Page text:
"I have very few friends," she says, matter-of-factly. "When you become an entertainer, you learn how shady people really are. Those you eventually don't miss. But I have my best friend, and I have two really other good friends that I trust. That's it."

Although Monica's adolescence is undoubtedly a crash course in responsibility, she refuses to blame or portray her mother MARILYN BEST as either a stage mom or a despotic ogre.

"The best way to describe her, is never discouraging, but never overly encouraging," says Monica. "She wasn't one of those types of girls that said, `Baby, the rent needs to be paid -- go ahead and sing your heart out.' It was like, `Whatever makes you happy -- I'll guide you, I'll tell you what I think is best, and when you make your own decision, I'll support it.' So that's how we work. That's how outstanding a relationship we have, and so it's easy for me to really be truthful within my records."

Besides her mother and Latifah, the father figure in her life is Dallas Austin.

"Dallas and I are on the same page," admits Monica, whose parents were divorced when she was young.

"We are two totally different people, but we see the same thing. Dallas to me is more than just a producer, more than just the man who signed me to his label. He was a figure that was never really in my life. When Dallas listened to me, he didn't initially understand where so much of the feeling came from until we had been around each other for two years. He said, `I never really knew where you were going with so much emotion, but now I realize, you really know what you're talking about.' Dallas learned the secret.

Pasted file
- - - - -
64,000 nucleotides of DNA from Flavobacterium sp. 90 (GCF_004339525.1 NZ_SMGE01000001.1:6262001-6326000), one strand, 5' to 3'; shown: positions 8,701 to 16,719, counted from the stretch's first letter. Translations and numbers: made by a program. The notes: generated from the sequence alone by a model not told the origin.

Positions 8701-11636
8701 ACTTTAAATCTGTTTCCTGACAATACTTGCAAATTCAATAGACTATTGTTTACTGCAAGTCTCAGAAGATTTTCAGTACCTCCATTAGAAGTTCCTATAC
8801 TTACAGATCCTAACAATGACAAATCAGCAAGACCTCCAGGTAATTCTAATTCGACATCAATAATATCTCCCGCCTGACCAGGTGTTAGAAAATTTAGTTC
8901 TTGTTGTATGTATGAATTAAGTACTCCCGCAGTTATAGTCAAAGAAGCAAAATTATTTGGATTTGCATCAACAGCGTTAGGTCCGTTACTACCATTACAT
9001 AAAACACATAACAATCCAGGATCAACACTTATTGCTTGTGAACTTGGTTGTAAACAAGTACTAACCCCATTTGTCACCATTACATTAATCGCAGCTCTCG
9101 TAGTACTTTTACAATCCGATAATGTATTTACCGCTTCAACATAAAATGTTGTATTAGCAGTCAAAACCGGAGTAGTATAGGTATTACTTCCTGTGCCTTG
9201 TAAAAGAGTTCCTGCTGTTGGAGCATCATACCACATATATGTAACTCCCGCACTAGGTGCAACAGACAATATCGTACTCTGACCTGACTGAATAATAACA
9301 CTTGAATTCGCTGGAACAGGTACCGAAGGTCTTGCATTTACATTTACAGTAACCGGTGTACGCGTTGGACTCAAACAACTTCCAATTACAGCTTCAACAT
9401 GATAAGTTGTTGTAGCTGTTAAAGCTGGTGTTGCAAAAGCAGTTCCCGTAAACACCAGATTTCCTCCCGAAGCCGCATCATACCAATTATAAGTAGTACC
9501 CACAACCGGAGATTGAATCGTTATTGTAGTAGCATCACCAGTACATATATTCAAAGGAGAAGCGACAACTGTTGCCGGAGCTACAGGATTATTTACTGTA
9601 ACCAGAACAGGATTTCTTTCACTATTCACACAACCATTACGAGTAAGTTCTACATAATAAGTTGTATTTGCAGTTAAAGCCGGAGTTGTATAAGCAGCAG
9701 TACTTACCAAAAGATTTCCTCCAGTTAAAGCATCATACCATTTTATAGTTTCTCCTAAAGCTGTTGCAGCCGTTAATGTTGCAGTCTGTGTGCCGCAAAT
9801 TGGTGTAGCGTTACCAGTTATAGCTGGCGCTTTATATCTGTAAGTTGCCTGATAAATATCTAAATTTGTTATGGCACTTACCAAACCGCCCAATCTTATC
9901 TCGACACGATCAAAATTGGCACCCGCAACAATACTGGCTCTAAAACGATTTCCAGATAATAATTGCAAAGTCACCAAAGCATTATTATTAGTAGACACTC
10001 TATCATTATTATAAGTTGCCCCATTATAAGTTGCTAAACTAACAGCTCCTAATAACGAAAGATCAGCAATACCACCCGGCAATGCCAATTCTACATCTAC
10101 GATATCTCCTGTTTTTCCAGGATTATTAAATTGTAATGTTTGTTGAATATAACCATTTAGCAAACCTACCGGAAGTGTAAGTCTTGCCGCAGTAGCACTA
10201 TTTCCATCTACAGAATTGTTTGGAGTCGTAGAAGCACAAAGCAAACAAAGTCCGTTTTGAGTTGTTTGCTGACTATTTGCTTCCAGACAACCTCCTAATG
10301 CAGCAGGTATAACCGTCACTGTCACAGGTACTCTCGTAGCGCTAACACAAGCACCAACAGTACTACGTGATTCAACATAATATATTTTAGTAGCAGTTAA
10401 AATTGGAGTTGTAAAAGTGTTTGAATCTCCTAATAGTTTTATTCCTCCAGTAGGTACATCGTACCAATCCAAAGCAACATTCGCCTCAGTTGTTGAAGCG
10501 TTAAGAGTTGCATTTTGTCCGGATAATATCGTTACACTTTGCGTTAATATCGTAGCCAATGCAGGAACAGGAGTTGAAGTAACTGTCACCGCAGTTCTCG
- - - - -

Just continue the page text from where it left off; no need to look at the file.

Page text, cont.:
Monica knows that one day the train ride to the top will end, and she's ready for it. She's concerned not with money or fame, but getting her props at the end of the track when the destination is reached.

"I've always been taught that the people you're going to see on the way up the same ladder are the same people you're going to see on the way down," says Monica. "If there ever is a downfall for Monica, I want people on my way down to shake my hand and say, `You held your head above the water.' There's always going to be the same amount of people that appreciate you because they appreciate your realness throughout your high time."

Along with the other teenage R&B Lolitas, specifically AALIYAH and BRANDY, Monica aims to prove a theory that the determination inside your heart will see you through regardless of your class, race or financial status.

"I think that no matter what you are, you can always be what you want," she says.

 

-30-

DISCOGRAPHY

1996 -- Miss Thang -- Bad Boy/BMG

1998 -- The Boy Is Mine

COLLABORATIONS

1997 -- Various Artists, Space Jam

#1 Hits

1998 -- "The Boy Is Mine" (with Brandy)

 

THANKS: MARGARET SPENCE KREWEN, KEEF WHITING

©1996, 1999 Nick Krewen, Octopus Media Ink.